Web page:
The Mysteries of Instagram, IABC, Tron, The Matrix and the Universe Not Explained

While every good social media blogger worth their salt is writing this week about Instagram’s terms of service fiasco, I’ve never been one to follow the crowd. There are plenty of other people covering that topic for you.

There’s also a bit of kerfuffle going on this week within my professional association (that hosts this blog as a member benefit) the International Association of Business Communciators. But, while I will join the member conversation happening on LinkedIn, I’m only lightly tweeting and not blogging about it because it feels a bit like discussing family matters in public.

Instead, what brings me here today is something far removed from the machinations of social networks or professional networks. It’s a much larger philosophical pondering. As big as the universe.

You see, yesterday morning I read a post on MIT Technology Review about “Why The Universe Is Not a Computer After All.” Then just a few hours later, I saw someone tweet a link to a story titled “Are We Living Inside a Computer Simulation?” on Discovery News.

So which is it? Are we or aren’t we living TRON in real life?

According to the Discovery column by Ray Villard, aka @cosmic_ray, a team of physicists at the University of Washington recently announced that there is a potential test to see if we actually live in “The Lattice.” Not to be confused with The Matrix.  The Lattice is the idea of Swedish philosopher Nick Bostrom that the universe we live in might be a numerical computer simulation – possibly created by distant descendants who constructed it to simulate the past and recreate how their remote ancestors lived.

So Villard asks, “is our ‘God’ really a computer programmer rather than a bearded old man living in the sky?”

The idea of the universe as a computer is, according to Ken Wharton at San Jose State University in California, just a popular assumption. And, it “is the least-questioned (and most fundamental) assumptions that have the greatest potential to lead us astray,” he says.

Wharton’s essay argues that only by dropping our assumption that the universe is a computer can we fully develop alternate models, explain quantum phenomena, and understand the workings of our universe.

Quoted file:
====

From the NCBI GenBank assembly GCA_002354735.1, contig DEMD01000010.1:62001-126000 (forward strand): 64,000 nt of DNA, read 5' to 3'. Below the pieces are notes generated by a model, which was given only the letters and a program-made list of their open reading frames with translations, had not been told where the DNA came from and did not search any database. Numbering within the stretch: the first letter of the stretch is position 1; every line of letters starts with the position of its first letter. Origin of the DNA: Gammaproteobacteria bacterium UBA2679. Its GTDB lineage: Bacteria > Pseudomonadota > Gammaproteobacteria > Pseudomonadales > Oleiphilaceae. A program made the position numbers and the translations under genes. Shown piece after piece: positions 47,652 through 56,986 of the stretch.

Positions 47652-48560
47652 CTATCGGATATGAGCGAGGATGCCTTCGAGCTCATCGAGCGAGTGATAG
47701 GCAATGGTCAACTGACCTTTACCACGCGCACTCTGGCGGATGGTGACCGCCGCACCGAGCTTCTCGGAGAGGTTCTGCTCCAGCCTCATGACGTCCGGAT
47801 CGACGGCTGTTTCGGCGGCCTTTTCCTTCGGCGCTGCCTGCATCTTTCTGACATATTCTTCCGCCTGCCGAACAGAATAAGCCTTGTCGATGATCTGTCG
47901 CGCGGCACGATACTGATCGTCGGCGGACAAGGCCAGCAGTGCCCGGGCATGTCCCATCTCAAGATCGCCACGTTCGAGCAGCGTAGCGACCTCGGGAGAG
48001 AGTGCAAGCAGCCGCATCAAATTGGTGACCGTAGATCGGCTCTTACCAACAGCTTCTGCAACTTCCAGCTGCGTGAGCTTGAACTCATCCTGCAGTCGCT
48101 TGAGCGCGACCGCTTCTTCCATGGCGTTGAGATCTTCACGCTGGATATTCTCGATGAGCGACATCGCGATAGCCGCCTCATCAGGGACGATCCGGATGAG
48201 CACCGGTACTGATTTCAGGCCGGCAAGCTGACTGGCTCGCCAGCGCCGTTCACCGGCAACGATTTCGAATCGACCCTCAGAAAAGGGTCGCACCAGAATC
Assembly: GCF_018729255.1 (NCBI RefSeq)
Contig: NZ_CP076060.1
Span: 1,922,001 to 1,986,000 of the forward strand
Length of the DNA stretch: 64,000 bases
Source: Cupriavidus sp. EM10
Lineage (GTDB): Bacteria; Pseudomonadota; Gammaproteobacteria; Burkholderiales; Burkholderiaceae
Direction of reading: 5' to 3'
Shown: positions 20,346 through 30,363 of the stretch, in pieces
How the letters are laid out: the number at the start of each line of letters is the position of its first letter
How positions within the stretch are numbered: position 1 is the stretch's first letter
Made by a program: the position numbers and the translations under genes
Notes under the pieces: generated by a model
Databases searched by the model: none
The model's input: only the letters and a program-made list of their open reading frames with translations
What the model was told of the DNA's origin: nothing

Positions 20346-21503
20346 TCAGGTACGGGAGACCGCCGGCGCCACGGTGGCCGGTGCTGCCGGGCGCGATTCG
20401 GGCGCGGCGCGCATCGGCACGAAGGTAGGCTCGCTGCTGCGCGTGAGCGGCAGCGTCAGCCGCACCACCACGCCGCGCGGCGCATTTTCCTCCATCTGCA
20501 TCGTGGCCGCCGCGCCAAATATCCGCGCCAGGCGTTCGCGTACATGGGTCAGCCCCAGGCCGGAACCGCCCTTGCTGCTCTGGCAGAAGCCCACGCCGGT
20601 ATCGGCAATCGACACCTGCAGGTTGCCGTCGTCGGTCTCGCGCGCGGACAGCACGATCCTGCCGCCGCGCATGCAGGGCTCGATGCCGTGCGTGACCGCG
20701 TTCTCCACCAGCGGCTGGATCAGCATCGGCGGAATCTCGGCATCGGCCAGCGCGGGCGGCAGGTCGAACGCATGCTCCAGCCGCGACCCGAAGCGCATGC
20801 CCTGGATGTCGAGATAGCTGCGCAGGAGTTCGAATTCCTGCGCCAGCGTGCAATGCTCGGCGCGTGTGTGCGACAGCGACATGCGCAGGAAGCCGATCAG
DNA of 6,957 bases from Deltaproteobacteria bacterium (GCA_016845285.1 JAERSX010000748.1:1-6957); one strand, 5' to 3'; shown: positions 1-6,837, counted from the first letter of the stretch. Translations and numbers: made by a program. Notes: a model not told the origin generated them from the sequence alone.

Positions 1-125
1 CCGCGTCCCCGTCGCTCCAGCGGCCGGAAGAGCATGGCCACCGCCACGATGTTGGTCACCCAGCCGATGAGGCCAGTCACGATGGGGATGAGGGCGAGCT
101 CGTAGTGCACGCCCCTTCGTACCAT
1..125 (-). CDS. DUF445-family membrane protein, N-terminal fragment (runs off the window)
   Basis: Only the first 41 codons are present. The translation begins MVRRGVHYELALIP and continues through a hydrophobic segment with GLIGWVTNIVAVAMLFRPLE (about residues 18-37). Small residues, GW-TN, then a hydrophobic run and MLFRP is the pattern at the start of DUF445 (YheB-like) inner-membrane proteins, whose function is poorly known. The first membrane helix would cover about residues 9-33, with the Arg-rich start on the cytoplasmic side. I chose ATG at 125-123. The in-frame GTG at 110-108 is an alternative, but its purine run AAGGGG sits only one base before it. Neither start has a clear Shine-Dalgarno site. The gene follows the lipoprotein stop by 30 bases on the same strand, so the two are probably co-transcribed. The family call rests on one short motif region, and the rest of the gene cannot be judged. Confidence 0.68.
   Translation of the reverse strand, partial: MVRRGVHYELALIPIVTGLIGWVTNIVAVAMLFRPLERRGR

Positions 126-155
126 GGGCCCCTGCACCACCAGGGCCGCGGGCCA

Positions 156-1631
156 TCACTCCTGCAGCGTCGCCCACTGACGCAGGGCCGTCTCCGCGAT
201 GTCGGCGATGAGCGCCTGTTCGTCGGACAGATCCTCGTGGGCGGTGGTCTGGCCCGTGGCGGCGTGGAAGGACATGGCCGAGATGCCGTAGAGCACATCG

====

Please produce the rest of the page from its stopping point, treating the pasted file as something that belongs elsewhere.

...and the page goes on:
Me? I rather like this point of view from Albert Einstein:

“I’m not an atheist and I don’t think I can call myself a pantheist. We are in the position of a little child entering a huge library filled with books in many different languages. The child knows someone must have written those books. It does not know how. It does not understand the languages in which they are written. The child dimly suspects a mysterious order in the arrangement of the books but doesn’t know what it is. That, it seems to me, is the attitude of even the most intelligent human being toward God. We see a universe marvelously arranged and obeying certain laws, but only dimly understand these laws. Our limited minds cannot grasp the mysterious force that moves the constellations.”
― Albert Einstein


Einstein may not have believed in a personal god, as I do, so his “mysterious force” could conceivably be Bostrom’s “distant descendants ” But, to think of my progeny essentially coming back in time to create, ultimately, themselves by creating a computer simulation of the world I live in today just seems a bit too much for me.

As someone who spends most of their day working on a computer for a company that makes computers, the thought that I’m only simulated by a computer doesn’t excite me. It makes for engaging science fiction, though!